As Premier Rachel Notley and members of the media toured parts of Fort McMurray Monday afternoon, emergency officials in Calgary had a message for wildfire evacuees: if you have a place to stay, don’t move.
“I would strongly encourage that if you’re an evacuee and you have a place to stay, stay there,” Chief of the Calgary Emergency Management Agency (CEMA) Tom Sampson said. “You will not find it better by moving from Edmonton to Calgary.”
Sampson said about 2,089 evacuees are being housed in four reception centres in Calgary, and that Ambrose University College and Southern Alberta Institute of Technology (SAIT) were full. He said between the University of Calgary and Mount Royal University campuses there was room for about 200 more people, but once they’re full, the city will move to group lodging.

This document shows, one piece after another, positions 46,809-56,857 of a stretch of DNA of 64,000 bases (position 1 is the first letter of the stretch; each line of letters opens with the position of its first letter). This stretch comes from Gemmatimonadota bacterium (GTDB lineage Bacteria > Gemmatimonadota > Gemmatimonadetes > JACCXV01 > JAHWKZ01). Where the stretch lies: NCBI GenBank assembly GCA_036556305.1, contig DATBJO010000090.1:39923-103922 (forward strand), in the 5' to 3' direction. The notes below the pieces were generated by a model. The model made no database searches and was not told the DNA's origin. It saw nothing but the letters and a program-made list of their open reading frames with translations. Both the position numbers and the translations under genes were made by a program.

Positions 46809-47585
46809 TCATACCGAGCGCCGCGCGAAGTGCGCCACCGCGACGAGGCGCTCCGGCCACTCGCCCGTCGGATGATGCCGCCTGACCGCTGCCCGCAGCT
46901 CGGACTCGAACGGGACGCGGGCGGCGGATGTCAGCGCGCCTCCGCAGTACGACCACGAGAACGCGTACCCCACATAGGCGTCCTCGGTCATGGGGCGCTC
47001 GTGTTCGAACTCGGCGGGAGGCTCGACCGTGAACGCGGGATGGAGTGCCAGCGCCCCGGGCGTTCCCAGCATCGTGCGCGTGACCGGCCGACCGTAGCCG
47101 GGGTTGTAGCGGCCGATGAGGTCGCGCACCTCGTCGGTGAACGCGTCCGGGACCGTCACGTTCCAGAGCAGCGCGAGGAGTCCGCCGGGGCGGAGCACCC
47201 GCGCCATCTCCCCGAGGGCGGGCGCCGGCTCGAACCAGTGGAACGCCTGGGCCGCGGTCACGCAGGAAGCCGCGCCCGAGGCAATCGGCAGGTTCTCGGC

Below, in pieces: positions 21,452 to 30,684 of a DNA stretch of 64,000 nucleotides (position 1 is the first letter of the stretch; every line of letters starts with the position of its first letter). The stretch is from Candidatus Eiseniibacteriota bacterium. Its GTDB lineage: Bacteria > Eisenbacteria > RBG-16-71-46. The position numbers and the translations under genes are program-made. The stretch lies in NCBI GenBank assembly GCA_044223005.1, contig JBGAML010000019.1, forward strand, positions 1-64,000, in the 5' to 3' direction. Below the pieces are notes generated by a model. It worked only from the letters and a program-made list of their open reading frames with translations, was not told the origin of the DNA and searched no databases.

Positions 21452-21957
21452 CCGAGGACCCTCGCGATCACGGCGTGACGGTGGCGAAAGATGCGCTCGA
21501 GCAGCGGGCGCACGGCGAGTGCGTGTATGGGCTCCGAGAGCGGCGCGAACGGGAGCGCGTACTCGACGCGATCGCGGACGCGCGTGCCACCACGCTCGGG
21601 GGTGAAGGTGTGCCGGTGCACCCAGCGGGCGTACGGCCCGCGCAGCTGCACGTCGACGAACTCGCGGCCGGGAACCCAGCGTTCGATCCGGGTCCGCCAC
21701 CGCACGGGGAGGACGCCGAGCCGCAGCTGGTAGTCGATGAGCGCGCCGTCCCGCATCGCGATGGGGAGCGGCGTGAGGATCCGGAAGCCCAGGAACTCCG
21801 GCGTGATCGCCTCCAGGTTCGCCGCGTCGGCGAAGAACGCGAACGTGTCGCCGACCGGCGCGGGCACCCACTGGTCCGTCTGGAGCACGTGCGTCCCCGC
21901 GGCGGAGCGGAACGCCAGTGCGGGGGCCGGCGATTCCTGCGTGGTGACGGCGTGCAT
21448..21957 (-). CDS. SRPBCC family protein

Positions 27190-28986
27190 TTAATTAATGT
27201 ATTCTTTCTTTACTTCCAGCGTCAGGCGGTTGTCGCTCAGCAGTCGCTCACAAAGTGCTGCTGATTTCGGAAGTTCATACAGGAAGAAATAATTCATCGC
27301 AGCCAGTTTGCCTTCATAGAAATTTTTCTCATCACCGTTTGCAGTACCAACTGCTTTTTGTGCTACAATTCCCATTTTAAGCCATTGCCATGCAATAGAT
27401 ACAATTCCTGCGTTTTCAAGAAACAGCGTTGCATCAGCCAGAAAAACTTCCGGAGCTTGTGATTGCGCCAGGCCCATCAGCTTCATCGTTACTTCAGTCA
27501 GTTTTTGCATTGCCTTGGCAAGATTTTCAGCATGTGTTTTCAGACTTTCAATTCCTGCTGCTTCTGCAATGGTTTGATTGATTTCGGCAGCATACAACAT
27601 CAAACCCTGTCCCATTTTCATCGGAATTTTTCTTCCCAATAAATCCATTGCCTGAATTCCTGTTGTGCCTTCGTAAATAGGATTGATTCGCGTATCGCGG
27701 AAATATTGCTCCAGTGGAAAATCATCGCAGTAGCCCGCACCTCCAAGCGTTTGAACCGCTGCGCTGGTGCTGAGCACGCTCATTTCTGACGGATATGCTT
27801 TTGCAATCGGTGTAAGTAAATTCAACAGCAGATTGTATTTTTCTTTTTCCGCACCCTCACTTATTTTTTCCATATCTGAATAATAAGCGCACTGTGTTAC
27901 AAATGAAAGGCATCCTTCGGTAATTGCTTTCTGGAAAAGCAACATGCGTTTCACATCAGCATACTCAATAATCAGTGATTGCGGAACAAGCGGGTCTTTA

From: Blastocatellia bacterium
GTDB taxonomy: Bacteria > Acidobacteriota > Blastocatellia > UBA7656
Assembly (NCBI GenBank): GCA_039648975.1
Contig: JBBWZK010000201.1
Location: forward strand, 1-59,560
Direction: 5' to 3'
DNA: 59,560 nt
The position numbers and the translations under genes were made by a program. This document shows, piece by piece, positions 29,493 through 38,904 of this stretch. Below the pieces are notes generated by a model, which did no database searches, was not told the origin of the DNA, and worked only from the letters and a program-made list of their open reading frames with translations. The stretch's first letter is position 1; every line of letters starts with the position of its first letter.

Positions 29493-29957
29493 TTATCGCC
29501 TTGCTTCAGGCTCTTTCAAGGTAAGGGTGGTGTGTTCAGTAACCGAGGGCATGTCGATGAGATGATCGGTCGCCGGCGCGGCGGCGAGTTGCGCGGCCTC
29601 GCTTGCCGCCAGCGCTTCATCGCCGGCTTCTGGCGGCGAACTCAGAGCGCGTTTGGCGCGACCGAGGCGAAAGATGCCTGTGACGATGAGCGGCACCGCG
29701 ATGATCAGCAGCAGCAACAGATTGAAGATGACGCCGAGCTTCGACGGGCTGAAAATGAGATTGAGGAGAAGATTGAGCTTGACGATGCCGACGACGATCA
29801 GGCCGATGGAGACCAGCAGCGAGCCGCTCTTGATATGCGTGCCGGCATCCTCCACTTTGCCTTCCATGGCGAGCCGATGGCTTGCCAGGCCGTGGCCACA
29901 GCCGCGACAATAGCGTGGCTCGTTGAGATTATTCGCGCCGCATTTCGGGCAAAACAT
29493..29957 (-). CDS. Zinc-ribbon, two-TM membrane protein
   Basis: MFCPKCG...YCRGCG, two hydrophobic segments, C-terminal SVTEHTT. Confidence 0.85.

“It’ll be a large gymnasium-type situation where there’s possibly 100 beds in one area,” he said. “That’s not an ideal situation.”
Fort McMurray evacuees who registered with the Canadian Red Cross must confirm their registration by 11:59 p.m. Monday in order for it to be validated.
Sampson said more donations are not needed at reception centres at this time, and directed those wishing to donate to the Red Cross at 1-800-418-1111.
City of Calgary Fire Chief Steve Dongworth said the first crew of firefighters sent to Fort McMurray was brought home Saturday night and replaced with a crew of 36. He said they were working to protect critical infrastructure and fighting structural fires.
“They’ve been very busy–close to 20 hours a day working,” Dongworth said.
The chief added his crew is safe with no injuries, but that the smoke was hard on everyone.
“I could literally feel my voice was different because of the smoke,” he said, referring to his trip to Fort McMurray.
While a province-wide fire ban is in effect, there was no fire ban in Calgary as of Monday afternoon. Dongworth said the situation was being monitored.
With files from Global’s Kim Smith